TSUKUBA, Japan - Melanin-like compounds can be precisely designed and arranged to color materials using a mechanism similar to that found in a peacock's feathers. Chemist Michinari Kohri of Chiba University in Japan reviewed the latest research on these “melanin-mimetic materials” and their potential applications for the journal Science and Technology of Advanced Materials.
Melanin and melanin-like compounds absorb some of the light that is scattered from the microstructures within materials. Scientists are finding ways to control this phenomenon to give a variety of iridescent and non-iridescent colors. Melanin is a dark pigment that gives color to hair and skin. It is also essential for the bright colors we see in some organisms. When light interacts with the structures of feathers, wings and shells of many organisms, like peacocks, butterflies and jewel beetles, it is scattered, appearing white. But when melanin is interspersed within these structures, some of the scattered light is absorbed, producing various colors. Scientists are looking for ways to mimic these so-called “structural color” changes of living organisms in synthetic materials.
"Vivid structural colors can be obtained by constructing microstructures containing a light-absorbing black material made of natural or artificial melanin," said Kohri. "Research in this area is progressing rapidly worldwide."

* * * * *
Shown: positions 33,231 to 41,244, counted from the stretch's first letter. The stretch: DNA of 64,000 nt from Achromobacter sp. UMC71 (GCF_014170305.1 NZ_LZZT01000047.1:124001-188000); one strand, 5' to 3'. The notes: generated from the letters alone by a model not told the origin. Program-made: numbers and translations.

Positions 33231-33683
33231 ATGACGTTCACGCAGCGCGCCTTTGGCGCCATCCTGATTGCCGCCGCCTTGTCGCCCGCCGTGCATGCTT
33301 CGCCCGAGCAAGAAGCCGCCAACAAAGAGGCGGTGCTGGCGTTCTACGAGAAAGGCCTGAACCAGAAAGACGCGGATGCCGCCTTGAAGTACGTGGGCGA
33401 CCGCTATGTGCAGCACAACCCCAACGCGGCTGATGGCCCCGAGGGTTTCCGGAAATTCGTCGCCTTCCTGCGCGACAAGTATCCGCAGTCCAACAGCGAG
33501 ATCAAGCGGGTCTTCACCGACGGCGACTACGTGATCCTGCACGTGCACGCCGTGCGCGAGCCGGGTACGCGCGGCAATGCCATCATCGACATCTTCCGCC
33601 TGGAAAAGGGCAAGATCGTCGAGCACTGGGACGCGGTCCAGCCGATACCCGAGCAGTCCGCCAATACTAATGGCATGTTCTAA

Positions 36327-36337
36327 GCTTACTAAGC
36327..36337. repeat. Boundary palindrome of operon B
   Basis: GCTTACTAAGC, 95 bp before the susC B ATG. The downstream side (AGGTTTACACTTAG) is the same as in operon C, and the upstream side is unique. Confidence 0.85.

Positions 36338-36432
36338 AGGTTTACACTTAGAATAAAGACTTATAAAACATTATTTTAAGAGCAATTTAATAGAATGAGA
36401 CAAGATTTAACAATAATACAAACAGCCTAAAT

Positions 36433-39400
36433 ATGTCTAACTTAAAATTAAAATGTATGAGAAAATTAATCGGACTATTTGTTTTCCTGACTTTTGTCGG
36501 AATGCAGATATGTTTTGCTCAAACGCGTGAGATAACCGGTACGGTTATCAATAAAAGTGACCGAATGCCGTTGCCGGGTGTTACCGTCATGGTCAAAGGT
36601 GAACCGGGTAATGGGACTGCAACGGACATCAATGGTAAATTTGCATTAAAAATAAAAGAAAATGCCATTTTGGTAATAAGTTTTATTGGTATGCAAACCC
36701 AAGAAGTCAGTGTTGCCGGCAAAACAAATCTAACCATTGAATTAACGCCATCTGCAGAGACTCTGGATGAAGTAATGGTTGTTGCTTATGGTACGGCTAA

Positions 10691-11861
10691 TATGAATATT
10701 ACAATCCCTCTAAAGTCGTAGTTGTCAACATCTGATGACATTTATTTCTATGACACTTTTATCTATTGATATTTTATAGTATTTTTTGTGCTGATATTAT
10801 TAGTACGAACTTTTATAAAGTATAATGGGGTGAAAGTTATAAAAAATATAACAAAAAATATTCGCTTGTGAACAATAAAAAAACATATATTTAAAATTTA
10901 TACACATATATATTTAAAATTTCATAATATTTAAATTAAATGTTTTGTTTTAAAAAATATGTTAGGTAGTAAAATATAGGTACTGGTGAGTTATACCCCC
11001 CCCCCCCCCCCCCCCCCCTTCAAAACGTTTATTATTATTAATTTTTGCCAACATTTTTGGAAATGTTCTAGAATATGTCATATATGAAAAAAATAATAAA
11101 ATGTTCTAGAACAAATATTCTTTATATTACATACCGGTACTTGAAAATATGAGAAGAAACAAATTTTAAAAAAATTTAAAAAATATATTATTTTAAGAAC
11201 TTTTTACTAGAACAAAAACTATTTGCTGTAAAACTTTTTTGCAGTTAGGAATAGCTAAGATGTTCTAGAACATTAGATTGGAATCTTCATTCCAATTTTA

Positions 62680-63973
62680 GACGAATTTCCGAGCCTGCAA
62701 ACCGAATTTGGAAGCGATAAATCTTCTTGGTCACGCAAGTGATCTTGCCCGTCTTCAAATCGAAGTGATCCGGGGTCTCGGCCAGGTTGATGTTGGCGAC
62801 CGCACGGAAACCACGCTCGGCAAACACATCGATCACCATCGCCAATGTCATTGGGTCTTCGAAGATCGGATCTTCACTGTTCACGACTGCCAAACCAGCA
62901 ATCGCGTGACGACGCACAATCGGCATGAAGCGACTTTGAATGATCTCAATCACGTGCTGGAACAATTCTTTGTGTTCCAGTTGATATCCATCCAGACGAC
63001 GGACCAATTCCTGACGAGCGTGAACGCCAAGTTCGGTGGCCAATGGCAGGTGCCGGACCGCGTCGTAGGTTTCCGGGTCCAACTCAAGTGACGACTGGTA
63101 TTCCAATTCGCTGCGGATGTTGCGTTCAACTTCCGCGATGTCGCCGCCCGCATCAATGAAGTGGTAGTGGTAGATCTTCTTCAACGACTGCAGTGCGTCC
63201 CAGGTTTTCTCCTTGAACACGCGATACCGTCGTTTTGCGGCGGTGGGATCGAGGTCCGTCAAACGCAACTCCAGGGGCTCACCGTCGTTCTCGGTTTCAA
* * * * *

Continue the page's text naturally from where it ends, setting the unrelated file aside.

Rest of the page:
A leading contender is a compound called polydopamine. It is made of a material naturally found in the body, so it is biocompatible. It is also dark, so it absorbs light like melanin. Scientists found they could control polydopamine's iridescence — how much the color changes as the angle of light hitting it shifts, similar to a peacock's feather. They achieved this by altering the particle size or by adding compounds that react to a magnetic field.
Scientists are also investigating particles formed of a polystyrene core and a polydopamine shell. Changing the diameter of the inner core, for example, leads to different colors. Making the polydopamine shell thicker causes the particles to be less closely packed, leading to non-iridescent structural color, which remains the same regardless of the light angle. Scientists have also toyed with controlling color and angle-dependence by changing the shapes of polystyrene/polydopamine particles, making them hollow on the inside, and adding multiple coatings to the external shell.
Polydopamine particles are showing potential for a variety of applications. For example, they can be used as inks to dye fabrics or in cosmetics. They could help prove a product is real versus counterfeit by shifting color with strong light, wetting or temperature changes. Finally, scientists have found that adding these particles to rubber causes it to change color when stretched or relaxed, which could be useful for sensing local stress and strain in bridges.